There is a distinct lack of intellectualism in the politics in the United States. One can disagree on policies, but that does not appear to be the crux of the arguments.
I came across this article in The Daily Beast from March 2014, which lays out the case that this phenomenon is not just a 21st century trend:

There is great intelligence in Americans, just as there is great professionalism. The problem is that professional intelligence is mechanical and functional – utilitarian. It is about the completion of an assignment, and the execution of a formula…There are only so many ways to do a job, and since many Americans learn at a very young age, that their entire lives are about the job they will one day have, they begin to think with the variety of appliance assembly methods in an instructional manual.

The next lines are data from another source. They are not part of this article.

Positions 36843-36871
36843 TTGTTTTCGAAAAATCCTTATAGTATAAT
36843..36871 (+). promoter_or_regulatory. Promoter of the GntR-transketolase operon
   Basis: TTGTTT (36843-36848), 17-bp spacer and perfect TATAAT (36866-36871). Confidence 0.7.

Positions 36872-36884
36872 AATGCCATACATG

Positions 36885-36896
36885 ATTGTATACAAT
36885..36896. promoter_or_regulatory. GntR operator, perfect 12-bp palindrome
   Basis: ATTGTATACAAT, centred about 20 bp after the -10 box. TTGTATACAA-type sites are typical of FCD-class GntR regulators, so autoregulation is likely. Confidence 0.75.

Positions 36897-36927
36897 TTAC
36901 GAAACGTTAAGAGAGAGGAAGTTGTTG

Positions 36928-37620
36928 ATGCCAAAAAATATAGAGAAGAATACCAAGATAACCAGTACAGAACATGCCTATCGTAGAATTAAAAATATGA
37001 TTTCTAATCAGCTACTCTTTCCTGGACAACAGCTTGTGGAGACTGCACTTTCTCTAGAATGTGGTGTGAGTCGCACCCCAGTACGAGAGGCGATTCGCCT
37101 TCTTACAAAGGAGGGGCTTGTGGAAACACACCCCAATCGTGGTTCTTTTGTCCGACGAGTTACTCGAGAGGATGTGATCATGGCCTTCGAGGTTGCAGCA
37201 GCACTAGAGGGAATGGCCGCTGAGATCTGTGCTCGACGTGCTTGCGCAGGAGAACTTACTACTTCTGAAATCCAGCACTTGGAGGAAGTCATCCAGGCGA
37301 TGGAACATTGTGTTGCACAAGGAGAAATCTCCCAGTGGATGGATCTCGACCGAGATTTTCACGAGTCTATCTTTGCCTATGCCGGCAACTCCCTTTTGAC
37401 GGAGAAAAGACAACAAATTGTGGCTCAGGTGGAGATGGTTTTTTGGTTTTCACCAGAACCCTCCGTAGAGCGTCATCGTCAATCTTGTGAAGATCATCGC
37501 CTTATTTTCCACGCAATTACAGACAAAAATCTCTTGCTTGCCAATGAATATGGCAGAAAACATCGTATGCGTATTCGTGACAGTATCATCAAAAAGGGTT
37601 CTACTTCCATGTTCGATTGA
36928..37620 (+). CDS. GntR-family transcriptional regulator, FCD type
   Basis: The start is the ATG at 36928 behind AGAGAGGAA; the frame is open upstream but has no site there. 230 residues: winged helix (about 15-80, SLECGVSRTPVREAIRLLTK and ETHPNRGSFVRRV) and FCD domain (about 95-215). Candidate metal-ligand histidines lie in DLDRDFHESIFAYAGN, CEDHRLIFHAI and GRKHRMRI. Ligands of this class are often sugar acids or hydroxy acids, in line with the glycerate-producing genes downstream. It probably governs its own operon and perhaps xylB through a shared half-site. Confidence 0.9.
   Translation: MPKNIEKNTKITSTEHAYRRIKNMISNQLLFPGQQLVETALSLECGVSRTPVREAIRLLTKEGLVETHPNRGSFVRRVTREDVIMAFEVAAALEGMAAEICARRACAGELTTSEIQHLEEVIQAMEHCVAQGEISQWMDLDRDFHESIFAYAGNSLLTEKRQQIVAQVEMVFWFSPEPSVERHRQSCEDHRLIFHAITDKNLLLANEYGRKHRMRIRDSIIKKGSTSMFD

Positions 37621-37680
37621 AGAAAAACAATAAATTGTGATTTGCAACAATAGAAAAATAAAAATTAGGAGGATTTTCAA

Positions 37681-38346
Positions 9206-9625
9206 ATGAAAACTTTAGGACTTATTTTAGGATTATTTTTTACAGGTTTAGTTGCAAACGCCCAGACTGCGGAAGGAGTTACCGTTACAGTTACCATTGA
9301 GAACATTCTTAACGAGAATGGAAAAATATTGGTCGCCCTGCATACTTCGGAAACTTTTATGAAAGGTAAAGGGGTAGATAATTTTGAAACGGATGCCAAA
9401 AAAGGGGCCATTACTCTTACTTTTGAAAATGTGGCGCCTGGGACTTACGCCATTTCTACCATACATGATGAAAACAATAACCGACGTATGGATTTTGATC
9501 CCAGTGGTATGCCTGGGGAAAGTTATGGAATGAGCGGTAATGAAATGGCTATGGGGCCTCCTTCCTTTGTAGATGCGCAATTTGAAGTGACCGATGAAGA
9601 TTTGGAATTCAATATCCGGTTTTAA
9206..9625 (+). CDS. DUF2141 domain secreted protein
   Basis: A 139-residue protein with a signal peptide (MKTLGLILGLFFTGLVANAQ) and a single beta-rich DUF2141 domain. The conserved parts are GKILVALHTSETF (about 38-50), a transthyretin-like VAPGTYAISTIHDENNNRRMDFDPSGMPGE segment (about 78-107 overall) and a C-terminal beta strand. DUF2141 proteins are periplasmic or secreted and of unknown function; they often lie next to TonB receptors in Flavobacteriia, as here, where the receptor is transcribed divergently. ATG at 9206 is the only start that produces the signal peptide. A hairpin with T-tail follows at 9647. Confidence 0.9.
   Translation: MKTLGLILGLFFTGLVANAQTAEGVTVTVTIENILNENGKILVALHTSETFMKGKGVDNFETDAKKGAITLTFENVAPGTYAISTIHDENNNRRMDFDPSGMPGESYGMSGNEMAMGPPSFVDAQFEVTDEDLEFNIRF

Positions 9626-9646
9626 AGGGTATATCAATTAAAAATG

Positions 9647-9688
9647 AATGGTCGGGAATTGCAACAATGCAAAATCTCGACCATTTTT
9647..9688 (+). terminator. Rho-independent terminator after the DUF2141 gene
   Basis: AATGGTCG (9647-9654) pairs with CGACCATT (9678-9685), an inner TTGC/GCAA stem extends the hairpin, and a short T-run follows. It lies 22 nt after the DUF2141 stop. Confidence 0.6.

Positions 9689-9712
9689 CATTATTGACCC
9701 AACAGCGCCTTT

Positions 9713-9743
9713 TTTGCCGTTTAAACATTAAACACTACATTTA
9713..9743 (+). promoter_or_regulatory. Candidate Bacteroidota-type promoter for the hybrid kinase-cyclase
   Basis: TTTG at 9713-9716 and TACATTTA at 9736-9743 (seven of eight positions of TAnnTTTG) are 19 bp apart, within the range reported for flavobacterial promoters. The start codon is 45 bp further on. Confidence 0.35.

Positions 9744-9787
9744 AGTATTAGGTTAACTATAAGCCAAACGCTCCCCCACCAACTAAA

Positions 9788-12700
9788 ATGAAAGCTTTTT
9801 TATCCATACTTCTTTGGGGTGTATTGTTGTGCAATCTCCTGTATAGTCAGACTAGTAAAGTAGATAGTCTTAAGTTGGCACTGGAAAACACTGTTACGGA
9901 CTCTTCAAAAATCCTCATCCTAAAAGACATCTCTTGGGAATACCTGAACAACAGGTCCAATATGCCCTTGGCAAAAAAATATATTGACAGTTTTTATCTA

“The mystique of practicality,” to use [Richard] Hofstadter’s increasingly relevant words, stupefies people into voluntarily enlisting into the “curious cult of practicality.”

This seems to explain at least one candidate for President, who I’ve read described as a fachidiot, pronounced “fak ee dee oat”. It is a “derogatory term for a one-track specialist who is an expert in his field, but takes a blinkered approach to multi-faceted problems.” It could be a person highly accomplished in his field who is out of his depth in politics, for instance.

When has it ever been “practical” to study philosophy? Or art history? Or English literature? No one studies the humanities or fine arts for their practical value. They meticulously examine Van Gogh’s paintings, or closely analyze Hemingway’s novels, because it makes them feel more fully human. It enlarges the imagination, rattles the emotions, and offers the promise that through the intellectual mine work of artistic and philosophical discovery, they might emerge from the pit of the mountain with something more valuable than silver, gold, or coal — the truth.

The truth that is accessible only through the exploration of ideas is no longer in fashion.

Here’s a Catch-22 quote by Joseph Heller that singer Bette Midler recently tweeted that sums up at least some of the current crop of candidates: